Posts Tagged With: Efficiency

Weird Tricks to Write Faster, More Correct Database Queries

Adrian Colyer wrote a great summary of a recent paper by Peter Bailis et al. In the paper the database researchers examine open source Rails applications and observe that the applications apply constraints - foreign key references, uniqueness constraints - in a way that's not very performant or correct.

I was pretty surprised to read about this! For the most part we have avoided problems like this at Shyp, and I didn't realize how widespread this problem is; I certainly have written a lot of bad queries in the past.

So! Let's learn some tips for writing better queries. Everything below will help you write an application that is more correct - it will avoid consistency problems in your data - and more performant - you should be able to achieve the same results as Rails, with fewer queries!

ps - The info below may be really obvious to you! Great! There are a lot of people who aren't familiar with these techniques, as the paper above indicates.

Use database constraints to enforce business logic

Say you define an ActiveRecord class that looks like this:

class User < ActiveRecord::Base
  validates :email, uniqueness: true
end

What actually happens when you try to create a new user? It turns out Rails will make 4 (four!) roundtrips to the database.

  1. BEGIN a transaction.

  2. Perform a SELECT to see if any other users have that email address.

  3. If the SELECT turns up zero rows, perform an INSERT to add the row.

  4. Finally, COMMIT the result.

This is pretty slow! It also increases the load on your application and your database, since you need to make 4 requests for every INSERT. Bailis et al also show that with your database's default transaction isolation level, it's possible to insert two records with the same key. Furthermore, there are some ActiveRecord queries which skip the built-in validations, as Gary Bernhardt discussed in his video, "Where Correctness Is Enforced", way back in 2012. Any query which inserts data and skips the validations can compromise the integrity of your database.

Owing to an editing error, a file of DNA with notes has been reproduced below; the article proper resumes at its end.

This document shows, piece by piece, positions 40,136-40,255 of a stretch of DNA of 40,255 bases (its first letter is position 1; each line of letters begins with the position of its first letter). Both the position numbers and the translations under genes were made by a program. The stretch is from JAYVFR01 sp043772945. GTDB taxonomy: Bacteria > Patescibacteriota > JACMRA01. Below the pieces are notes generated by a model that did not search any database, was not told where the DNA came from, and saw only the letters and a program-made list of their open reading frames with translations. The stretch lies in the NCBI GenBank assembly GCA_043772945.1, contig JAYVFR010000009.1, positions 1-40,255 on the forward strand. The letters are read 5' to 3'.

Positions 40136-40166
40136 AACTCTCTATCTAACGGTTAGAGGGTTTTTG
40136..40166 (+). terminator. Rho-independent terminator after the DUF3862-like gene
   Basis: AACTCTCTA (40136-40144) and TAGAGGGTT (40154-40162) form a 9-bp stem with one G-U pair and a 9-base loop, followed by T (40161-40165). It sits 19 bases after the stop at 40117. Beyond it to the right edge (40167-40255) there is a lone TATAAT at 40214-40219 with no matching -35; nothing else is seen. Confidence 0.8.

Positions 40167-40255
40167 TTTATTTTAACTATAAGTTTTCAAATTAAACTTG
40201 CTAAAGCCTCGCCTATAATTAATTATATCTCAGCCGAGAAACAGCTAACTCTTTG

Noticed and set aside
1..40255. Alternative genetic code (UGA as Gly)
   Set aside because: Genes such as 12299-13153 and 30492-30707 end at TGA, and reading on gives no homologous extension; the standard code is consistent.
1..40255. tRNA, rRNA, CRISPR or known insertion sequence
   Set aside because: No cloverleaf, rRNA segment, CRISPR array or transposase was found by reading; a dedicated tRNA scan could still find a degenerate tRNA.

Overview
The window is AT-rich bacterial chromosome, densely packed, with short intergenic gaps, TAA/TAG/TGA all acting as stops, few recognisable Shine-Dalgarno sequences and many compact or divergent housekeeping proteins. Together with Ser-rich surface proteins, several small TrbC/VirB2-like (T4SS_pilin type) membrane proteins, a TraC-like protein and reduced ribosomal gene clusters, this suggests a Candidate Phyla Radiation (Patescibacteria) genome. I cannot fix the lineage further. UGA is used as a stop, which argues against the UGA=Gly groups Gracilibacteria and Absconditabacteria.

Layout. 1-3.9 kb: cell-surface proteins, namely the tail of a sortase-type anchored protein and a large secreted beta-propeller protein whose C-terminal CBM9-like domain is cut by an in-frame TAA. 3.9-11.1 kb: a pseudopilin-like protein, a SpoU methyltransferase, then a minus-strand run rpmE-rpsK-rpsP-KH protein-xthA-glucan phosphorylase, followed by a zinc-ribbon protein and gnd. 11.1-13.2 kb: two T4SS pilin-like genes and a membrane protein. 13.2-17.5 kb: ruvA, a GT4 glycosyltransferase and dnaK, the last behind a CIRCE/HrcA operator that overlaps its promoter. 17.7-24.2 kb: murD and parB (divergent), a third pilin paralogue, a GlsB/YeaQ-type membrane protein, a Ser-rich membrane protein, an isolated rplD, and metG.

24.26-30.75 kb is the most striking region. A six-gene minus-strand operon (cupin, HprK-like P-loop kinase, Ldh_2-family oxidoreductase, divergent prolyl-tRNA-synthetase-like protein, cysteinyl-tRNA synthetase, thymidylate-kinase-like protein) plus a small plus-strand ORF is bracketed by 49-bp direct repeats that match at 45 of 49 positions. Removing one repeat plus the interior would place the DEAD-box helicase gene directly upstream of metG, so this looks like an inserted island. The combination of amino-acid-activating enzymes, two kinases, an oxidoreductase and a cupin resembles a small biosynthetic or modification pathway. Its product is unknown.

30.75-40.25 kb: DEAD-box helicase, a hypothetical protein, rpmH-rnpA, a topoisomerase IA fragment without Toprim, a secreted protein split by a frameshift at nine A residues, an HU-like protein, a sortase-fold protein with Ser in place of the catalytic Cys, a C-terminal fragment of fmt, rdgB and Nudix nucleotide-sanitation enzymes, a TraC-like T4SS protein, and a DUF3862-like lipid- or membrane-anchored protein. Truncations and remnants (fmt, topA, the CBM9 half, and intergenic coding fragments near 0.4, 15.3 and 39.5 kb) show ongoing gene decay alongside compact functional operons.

What if I told you you can do the same insert in one query instead of four, and it would be more correct than the Rails version? Instead of Rails's migration, write this:

CREATE TABLE users (email TEXT UNIQUE);

The UNIQUE is the key bit there; it adds a unique key on the table. Then, instead of wrapping the query in a transaction, just try an INSERT.

> insert into users (email) values ('[email protected]');
INSERT 0 1
> insert into users (email) values ('[email protected]');
ERROR:  duplicate key value violates unique constraint "users_email_key"
DETAIL:  Key (email)=(foo@example.com) already exists.

You'll probably need to add better error handling around the failure case - at least we did, for the ORM we use. But at any level of query volume, or if speed counts (and it probably does), it's worth it to investigate this.

Just Try the Write

Say you wanted to read a file. You could write this:

if not os.path.isfile(filename):
    raise ValueError("File does not exist")
with open(filename, 'r') as f:
    f.read()
    ...

But that would still be vulnerable to a race! What if the OS or another thread deleted the file between the isfile check and the with open line - the latter would throw an IOError, which won't be handled. Far better to just try to read the file and handle errors appropriately.

try:
    with open(filename, 'r') as f:
        f.read()
        ...
except IOError:
    raise ValueError("File does not exist")

Say you have a foreign key reference - phone_numbers.user_id refers to users.id, and you want to validate that the user_id is valid. You could do:

def write_phone_number(number, user_id):